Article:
I won't take erosion payout for my home

A woman whose home is likely to fall into the sea says she will refuse thousands of pounds of compensation to which she would be entitled.

Bryony Nierop-Reading's home is within a few yards of an eroding cliff edge, uninsurable and not worth much in financial terms.

But recently the government announced funds to allow the purchase and demolition of homes like this by the local authority, allowing her to escape from the apparent Catch-22 situation and put the cash into another property.

But that was the moment she chose to take the less than obvious choice.

She says that when she bought her three-bedroom Happisburgh bungalow, on the now famous Beach Road, she knew the risks and has now refused to take any money, while issuing a warning that she will not be moved against her will.

"I think it would be totally immoral of me to take any money at all," said the 64-year-old.

"I love my house, the views are stunning - in fact that is why I bought the place - and I believe the house will be fine for 10 years. I want to live there and die there.

"If there were any idea of the house being compulsorily purchased, I would fight that."

She added: "I am thrilled to bits for the other people who are going to be offered payments.

"But their situation is very different from mine. I bought this home last year and I was completely aware of the situation and the risks.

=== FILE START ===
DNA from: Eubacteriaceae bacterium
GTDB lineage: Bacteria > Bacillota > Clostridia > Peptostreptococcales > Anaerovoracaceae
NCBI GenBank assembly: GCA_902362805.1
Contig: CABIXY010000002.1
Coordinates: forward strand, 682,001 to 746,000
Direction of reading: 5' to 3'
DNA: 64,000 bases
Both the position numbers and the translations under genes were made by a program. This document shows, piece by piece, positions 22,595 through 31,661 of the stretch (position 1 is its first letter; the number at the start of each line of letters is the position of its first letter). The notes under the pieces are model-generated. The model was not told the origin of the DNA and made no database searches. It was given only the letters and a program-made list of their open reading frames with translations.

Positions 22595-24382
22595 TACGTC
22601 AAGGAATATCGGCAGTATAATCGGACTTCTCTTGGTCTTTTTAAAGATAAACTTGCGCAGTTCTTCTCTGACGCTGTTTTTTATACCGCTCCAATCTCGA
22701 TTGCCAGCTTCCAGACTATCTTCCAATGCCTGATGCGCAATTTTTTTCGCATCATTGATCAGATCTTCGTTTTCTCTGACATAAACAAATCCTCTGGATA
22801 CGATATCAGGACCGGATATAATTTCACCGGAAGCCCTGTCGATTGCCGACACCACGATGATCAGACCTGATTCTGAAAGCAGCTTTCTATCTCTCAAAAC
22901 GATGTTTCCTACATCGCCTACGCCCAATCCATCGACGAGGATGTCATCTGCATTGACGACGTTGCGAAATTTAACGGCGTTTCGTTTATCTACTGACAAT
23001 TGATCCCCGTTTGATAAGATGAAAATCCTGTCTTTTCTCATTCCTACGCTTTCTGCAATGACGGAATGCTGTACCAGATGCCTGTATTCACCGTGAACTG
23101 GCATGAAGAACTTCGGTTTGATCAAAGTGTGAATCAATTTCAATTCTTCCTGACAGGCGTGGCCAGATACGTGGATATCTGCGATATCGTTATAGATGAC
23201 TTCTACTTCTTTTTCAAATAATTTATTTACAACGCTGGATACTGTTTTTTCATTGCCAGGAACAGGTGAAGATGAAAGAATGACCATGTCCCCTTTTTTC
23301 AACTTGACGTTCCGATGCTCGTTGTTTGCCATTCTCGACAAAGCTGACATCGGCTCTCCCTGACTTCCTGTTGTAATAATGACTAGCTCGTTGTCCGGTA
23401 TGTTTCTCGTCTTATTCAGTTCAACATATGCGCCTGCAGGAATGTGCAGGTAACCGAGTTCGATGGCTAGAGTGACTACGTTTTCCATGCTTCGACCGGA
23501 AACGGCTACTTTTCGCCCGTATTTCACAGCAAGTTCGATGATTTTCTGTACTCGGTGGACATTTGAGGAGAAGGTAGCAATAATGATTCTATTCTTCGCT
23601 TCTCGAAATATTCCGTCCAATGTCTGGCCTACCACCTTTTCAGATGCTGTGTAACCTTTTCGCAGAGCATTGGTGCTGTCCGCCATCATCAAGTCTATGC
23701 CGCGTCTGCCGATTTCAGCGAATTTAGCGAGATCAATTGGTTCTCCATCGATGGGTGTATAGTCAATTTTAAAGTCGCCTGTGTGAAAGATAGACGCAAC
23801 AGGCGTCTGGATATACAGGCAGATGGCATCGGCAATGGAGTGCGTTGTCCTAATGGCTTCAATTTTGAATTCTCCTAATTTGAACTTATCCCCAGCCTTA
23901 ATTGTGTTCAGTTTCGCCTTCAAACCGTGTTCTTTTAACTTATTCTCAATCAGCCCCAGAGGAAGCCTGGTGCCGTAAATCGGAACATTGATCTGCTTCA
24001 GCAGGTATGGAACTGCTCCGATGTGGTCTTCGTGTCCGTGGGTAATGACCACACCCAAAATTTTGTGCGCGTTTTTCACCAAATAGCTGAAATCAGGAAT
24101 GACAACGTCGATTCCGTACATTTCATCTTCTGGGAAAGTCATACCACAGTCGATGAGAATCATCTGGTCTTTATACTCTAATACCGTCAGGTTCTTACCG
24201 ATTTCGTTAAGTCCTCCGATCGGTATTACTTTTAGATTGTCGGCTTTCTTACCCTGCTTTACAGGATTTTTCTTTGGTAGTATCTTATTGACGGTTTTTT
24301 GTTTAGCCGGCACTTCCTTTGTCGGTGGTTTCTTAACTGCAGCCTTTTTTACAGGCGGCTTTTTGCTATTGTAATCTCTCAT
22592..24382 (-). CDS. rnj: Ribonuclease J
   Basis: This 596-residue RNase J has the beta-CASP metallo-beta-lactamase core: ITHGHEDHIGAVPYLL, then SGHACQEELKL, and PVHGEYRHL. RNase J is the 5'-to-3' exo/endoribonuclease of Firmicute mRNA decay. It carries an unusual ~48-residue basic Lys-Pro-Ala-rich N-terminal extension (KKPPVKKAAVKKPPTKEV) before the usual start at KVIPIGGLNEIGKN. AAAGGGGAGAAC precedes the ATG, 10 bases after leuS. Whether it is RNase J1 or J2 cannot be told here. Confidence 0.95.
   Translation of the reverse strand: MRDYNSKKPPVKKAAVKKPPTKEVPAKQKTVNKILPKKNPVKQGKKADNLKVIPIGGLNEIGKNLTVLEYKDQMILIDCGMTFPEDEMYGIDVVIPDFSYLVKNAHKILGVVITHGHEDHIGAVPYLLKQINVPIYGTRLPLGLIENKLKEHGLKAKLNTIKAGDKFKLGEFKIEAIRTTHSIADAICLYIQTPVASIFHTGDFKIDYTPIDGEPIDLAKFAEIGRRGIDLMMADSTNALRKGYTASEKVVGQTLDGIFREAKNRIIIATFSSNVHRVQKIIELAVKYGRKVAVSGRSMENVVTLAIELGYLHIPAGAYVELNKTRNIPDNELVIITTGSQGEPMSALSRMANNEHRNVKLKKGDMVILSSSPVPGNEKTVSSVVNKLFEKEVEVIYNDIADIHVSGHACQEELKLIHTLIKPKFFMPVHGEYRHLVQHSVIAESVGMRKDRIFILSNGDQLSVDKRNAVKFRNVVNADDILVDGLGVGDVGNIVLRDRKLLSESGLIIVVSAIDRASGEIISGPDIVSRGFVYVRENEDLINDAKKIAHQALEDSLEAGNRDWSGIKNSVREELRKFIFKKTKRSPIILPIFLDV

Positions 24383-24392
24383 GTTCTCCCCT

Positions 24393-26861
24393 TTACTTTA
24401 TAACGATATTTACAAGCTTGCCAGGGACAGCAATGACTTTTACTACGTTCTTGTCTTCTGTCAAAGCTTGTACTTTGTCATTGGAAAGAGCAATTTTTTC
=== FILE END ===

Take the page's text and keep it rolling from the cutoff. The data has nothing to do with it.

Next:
"The other people have been here a long time and thought they would be protected by the old sea defences which have now been removed. I always knew the reality of what I was buying in to."

Mrs Nierop-Reading bought the property for £25,000, a large mark-down on what it would be worth if it was in another location. The details of the compensation scheme are still being worked out, but will be influenced by the purchase price.

The house is the second last on Beach Road before the cliff-line. When she first bought it, she believed the house would be safe for two to three years. But she believes with the way the cliff has been eroding recently and the protection provided by the 2007 rock armour scheme, paid for by £200,000 from North Norfolk District Council and around £50,000 raised by the community, that could be extended to as long as 10 years.

"I am desperate to stay," she said. "Not only that, I am worried that while the compensation issue is being fought, the idea of preserving the coastline, which I think is very important, is being lost."

Mrs Nierop-Reading is known for her campaign to save the architecturally-important Whitlingham hospital conservatory at Trowse, near Norwich, and the city's historic Plantation Gardens. She has three daughters and six grandchildren.

As reported in the EDP on Wednesday, the district council has received £3m of Defra funding to address a range of coastal challenges, including the ability to buy and demolish some at risk homes and to buy and lease back some slightly less at risk homes.

The council's head of coastal strategy Peter Frew said there was no obligation on any person to accept the financial offers which will be made under the pilot schemes.

He said: "There is no compulsory element to this. But it is also important to note that if a house is unsafe or uninhabitable there are already standard procedures in place which permits the council to serve a notice on an owner."